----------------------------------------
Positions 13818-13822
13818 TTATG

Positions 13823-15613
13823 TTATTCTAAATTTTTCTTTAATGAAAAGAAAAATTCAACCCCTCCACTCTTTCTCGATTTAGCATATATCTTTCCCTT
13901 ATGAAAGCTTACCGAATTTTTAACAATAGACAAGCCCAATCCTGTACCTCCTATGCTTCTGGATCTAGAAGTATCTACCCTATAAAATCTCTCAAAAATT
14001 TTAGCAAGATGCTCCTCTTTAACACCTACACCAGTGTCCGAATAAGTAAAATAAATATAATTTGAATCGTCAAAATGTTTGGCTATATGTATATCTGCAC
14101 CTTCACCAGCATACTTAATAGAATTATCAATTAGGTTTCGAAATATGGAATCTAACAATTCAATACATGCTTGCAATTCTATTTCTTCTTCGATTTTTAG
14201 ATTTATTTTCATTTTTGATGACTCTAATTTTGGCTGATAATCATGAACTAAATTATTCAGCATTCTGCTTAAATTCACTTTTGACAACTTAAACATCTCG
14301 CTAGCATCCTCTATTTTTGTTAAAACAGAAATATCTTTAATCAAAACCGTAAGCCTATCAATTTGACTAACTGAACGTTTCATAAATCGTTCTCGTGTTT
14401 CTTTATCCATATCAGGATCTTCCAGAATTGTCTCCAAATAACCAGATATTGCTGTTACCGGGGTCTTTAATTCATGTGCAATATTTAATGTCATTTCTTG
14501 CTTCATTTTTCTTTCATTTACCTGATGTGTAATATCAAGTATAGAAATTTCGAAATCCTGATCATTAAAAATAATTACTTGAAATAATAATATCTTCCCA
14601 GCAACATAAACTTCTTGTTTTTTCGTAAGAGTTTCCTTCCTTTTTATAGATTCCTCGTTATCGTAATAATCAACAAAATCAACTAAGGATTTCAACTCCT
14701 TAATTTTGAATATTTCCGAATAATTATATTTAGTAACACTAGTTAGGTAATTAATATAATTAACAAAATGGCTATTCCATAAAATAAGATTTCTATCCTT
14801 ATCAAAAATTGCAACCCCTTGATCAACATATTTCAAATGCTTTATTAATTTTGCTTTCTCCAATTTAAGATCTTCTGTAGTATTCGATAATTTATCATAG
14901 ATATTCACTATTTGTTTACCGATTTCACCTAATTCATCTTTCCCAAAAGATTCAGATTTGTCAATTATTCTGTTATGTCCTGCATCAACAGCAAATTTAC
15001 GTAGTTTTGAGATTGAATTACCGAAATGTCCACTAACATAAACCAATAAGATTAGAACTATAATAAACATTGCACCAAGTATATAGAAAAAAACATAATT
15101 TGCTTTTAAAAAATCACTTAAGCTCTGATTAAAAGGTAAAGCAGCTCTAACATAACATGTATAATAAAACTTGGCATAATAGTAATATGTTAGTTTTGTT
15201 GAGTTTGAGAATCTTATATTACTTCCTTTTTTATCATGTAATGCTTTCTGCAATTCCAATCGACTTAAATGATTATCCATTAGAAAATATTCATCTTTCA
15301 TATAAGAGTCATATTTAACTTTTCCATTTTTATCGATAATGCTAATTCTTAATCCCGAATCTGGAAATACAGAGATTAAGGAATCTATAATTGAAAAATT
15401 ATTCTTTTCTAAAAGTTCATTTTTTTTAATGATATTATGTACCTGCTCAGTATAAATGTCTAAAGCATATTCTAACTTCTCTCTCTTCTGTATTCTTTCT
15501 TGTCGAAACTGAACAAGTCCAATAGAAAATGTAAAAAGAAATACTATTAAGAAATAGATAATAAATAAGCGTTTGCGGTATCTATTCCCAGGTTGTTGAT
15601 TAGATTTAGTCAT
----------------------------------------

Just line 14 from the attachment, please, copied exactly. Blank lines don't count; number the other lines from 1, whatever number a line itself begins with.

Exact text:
14801 ATCAAAAATTGCAACCCCTTGATCAACATATTTCAAATGCTTTATTAATTTTGCTTTCTCCAATTTAAGATCTTCTGTAGTATTCGATAATTTATCATAG